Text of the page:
TO be ready for a career as a petroleum engineer, one needs to be equipped not only with strong technical skills, but also a willingness to form connections and develop soft skills.
At Asia Pacific University (APU), aspiring petroleum engineers have the opportunity to achieve such growth through its Society of Petroleum Engineers (SPE) Student Chapter.
SPE Student Chapters around the world provide extracurricular training for petroleum engineers-to-be at the university level.
The primary goals of their activities are to complement the university’s petroleum engineering academic curriculum and to augment the students’ educational experience.
Established in February last year, the SPE APU Student Chapter was recently presented with the Student Chapter Excellence Award 2021 by SPE International, a non-profit professional association with more than 140,600 members in 144 countries engaged in oil and gas exploration and production.
The SPE APU Student Chapter was recognised for its efforts in technical knowledge dissemination, uplifting of society, community outreach and innovation.
Presented to only 20% of its student chapters around the world, the SPE award is the second-highest honour a student chapter may receive, the university said in a press release.
SPE APU Student Chapter president Abdallah El Badaoui said the student chapter has proven itself to be among the most active in Malaysia, despite the disruptions brought on by the Covid-19 pandemic.
“Our very first activity was a trip to Indonesia for a smart competition early last year, followed by a geological field trip, and a collaboration with other Malaysian student chapters for a major event: the SPE Malaysia Student Chapter Oil and Gas Convention,” said the third year Bachelor of Petroleum Engineering with Honours student.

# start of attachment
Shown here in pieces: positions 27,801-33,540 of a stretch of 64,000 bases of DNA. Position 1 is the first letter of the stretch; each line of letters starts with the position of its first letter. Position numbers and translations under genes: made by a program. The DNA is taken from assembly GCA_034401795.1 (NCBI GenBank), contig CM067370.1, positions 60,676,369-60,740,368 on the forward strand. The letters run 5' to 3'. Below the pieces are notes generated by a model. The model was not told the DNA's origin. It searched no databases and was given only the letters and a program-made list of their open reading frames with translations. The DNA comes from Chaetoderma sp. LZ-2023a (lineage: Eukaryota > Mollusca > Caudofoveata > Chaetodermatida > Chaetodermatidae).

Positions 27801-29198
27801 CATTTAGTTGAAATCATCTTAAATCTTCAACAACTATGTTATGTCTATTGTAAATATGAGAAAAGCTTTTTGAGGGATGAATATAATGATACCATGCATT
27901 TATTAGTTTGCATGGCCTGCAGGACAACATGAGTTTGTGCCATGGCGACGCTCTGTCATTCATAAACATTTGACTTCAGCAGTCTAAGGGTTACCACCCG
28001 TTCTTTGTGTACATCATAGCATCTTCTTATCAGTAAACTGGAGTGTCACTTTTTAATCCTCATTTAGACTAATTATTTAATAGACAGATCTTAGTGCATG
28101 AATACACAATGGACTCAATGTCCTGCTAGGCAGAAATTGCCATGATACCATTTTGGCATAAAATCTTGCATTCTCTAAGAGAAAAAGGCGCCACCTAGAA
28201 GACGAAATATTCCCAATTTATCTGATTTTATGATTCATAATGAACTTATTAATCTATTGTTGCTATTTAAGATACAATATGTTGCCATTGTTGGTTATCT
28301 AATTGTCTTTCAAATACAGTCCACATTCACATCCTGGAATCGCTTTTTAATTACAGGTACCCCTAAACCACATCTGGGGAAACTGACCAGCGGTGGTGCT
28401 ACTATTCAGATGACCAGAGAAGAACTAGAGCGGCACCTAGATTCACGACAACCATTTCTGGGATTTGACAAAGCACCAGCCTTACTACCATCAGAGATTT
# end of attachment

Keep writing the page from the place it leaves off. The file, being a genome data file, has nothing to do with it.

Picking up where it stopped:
He added that the society marked its first anniversary with “Saturday is for SPE”, a series of virtual events that saw its first international collaboration with SPE Imperial College, SPE IFP School and SPE University of Houston.
“The connections we made, the new skills we learnt and the exposure we had will impact our future paths. This award will motivate our student community to keep working hard and striving for excellence,” he said.
Engineering lecturer Harvin Kaur, who is also the SPE APU Student Chapter advisor, said a students’ peer group is the most important source to influence their academic and personal development.
“The development of a well-rounded individual can be achieved through in-class and out-of-class activities. The out-of-class activities help students understand the importance of critical thinking skills, time management, and academic and intellectual competence,” she said.
She added that working with diverse groups of individuals allows students to gain more self-confidence, autonomy, and appreciation for others’ differences and similarities.
Harvin, who used to work onshore and offshore as a production engineer for a petroleum operating company in Sabah, said it is imperative that petroleum engineers have strong teamwork skills and are passionate about building connections with others.
“They must be open-minded and resourceful, and can work under immense pressure while keeping their drive and enthusiasm,” she said.
Echoing her sentiments, Abdallah urged students to join professional organisations to build their professionalism.
“Be keen to learn and unlearn, and make connections. As the saying goes, your network is your net worth,” he said.